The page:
Speech by Michelle Bachelet at the NEST+m school, 2012 UN4U event
19 October 2012
Speech by Michelle Bachelet, Executive Director of UN Women, at the at the NEST+m school, UN4U 2012 event. New York, 19 October 2012.
[Check against delivery]
Thank you. I was here.
I'm glad to be here. I have a 20-year-old daughter, so it wasn't too long ago that she was your age.
I know many of you have been learning about the United Nations and are even veterans of Model UN. I am sure you have been keeping up with what is going on in the world. I'm excited to hear some tough questions and thoughtful comments from all of you today.
The UN is so much more than what you can learn in a textbook or in class. That's why today is also an opportunity for me- to hear from you.
When the United Nations was founded in 1945, the founders wrote a Charter that said: enough is enough. We have to work together. We can't simply stand by and accept injustices, inequalities, and threats to peace because that's the way things are. They said, I was here. And they made a difference in setting out a vision for generations to come.
That's the real heart of the UN's work, all 67 years of it. Because people- just like you-saw the way things are, and they didn't stop there. They asked the right questions: how do we end conflicts peacefully? What are the basic rights of every human being, and how can we protect them? What are some of the root causes of poverty and hunger, and how can we fight them?
They asked: what can I do?
Now, I am the Executive Director of a new organization, UN Women. We work in countries around the world, and I've met so many women, from all walks of life. I've come across countless women with the courage to take stock of “the way things are and- despite discrimination, despite injustices, and despite the threat of violence- stand up and confront the question- how can I make things better?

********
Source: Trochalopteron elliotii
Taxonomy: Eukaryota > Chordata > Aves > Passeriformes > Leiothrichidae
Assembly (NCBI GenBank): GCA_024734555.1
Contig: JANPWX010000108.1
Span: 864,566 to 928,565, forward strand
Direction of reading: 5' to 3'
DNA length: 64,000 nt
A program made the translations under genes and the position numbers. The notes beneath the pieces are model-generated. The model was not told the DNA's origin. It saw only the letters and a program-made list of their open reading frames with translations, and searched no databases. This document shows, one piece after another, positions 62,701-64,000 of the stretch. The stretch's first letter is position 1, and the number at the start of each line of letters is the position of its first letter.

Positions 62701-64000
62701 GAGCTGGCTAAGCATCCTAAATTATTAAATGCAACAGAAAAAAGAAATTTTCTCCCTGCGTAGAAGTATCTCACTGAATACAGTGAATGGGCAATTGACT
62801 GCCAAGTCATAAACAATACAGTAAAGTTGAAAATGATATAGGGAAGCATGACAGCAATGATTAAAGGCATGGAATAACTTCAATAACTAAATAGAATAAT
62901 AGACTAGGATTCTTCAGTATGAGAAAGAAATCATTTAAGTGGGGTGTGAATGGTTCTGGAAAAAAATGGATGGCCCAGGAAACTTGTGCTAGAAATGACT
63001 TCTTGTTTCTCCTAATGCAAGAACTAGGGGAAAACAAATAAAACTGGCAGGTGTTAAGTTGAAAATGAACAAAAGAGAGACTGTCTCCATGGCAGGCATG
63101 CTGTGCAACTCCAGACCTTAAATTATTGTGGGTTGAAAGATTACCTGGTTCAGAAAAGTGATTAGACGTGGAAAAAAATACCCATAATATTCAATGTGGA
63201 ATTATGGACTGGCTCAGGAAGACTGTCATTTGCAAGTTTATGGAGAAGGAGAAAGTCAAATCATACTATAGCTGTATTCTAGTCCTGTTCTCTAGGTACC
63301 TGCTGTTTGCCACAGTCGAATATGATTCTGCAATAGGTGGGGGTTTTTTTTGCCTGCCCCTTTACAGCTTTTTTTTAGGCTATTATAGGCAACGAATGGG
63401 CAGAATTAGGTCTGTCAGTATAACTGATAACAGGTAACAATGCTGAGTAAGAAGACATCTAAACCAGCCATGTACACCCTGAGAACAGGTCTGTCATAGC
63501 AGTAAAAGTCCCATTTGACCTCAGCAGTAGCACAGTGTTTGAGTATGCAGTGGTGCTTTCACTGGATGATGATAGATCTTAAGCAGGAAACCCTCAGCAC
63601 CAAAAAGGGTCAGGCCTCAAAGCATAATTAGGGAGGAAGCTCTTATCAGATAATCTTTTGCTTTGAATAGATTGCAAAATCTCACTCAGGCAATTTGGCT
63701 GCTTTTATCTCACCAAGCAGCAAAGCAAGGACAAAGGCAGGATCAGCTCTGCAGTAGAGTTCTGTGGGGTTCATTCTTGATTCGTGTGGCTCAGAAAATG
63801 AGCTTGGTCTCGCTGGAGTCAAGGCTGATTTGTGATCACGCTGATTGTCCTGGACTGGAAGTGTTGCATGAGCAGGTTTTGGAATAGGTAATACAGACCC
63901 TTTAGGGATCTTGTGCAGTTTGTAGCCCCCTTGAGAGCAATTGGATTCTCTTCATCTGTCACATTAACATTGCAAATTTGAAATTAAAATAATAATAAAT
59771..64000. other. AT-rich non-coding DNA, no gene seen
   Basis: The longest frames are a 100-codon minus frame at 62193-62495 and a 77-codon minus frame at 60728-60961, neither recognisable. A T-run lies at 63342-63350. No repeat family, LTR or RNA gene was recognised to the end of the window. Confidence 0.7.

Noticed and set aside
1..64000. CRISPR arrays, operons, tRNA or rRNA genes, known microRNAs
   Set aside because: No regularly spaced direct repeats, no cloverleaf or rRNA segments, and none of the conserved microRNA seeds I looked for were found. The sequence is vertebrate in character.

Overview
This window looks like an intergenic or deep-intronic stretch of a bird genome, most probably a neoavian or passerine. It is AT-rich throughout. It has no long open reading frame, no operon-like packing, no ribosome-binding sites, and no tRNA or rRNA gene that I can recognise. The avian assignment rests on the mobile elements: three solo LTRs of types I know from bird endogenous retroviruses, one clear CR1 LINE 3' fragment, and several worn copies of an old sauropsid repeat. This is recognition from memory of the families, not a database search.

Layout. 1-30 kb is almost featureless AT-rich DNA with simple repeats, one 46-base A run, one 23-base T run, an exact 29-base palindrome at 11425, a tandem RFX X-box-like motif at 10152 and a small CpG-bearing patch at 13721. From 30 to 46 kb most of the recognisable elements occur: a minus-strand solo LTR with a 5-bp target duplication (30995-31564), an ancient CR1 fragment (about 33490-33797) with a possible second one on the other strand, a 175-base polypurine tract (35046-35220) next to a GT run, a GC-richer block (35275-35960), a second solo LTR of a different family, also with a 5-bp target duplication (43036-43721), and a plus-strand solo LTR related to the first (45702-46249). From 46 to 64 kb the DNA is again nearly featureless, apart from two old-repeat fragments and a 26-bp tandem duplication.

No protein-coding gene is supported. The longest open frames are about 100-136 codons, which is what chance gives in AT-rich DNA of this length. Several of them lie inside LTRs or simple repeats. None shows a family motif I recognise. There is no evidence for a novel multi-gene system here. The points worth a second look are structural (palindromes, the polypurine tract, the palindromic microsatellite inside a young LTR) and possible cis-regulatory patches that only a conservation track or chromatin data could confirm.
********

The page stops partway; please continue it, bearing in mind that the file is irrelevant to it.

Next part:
UN Women stands beside these women. We work with governments, NGOs, community leaders and private individuals to tackle the many challenges women face and make sure that women's rights are protected. And we work hard to make sure countries get the message: not one problem, from climate change to economic development to promoting peace and democracy, can be solved without the full and equal participation of women.
I will tell you one thing I have learned: we've made incredible progress in 67 years, and even in my lifetime. Today, more girls than ever are in school, women's right to vote is virtually universal, and women are serving as heads of state.
I know- and you all know- how much more can be done. And I am not just looking at the girls in this room. Gender equality and human development are nothing more than lofty goals without the commitment of women and men- without you- to make them happen.
I'll close with just one example that illustrates my point. The world is still in shock from the attempted murder on a young Pakistani schoolgirl and activist named Malala. Malala stands for all girls around the world who are deprived of their right to education. The education of women is more than a right: it can literally save a girl's life. It empowers her to assert her own rights and creates opportunities for a better future.
No girl- no person- should ever have to pay with her life for her rights. No girl should be in danger, as so many girls around the world are, because she wants to go to school. Though she knew of the dangers, Malala spoke out against the injustices to girls in her community. She did this every day, as she passed through the doors of her school. She was defying the forces that tried to take away her chances for the future. She was only one girl- but with every step, she knew that she was fighting for every girl around the world.
Now, the world is listening. Now, we can turn to Malala and say, we are many, but we stand behind you as one. This is how it starts, with just one person. I am so glad to celebrate the UN's birthday with you here today, and to celebrate what each and every one of you can-and will-do. The world is waiting.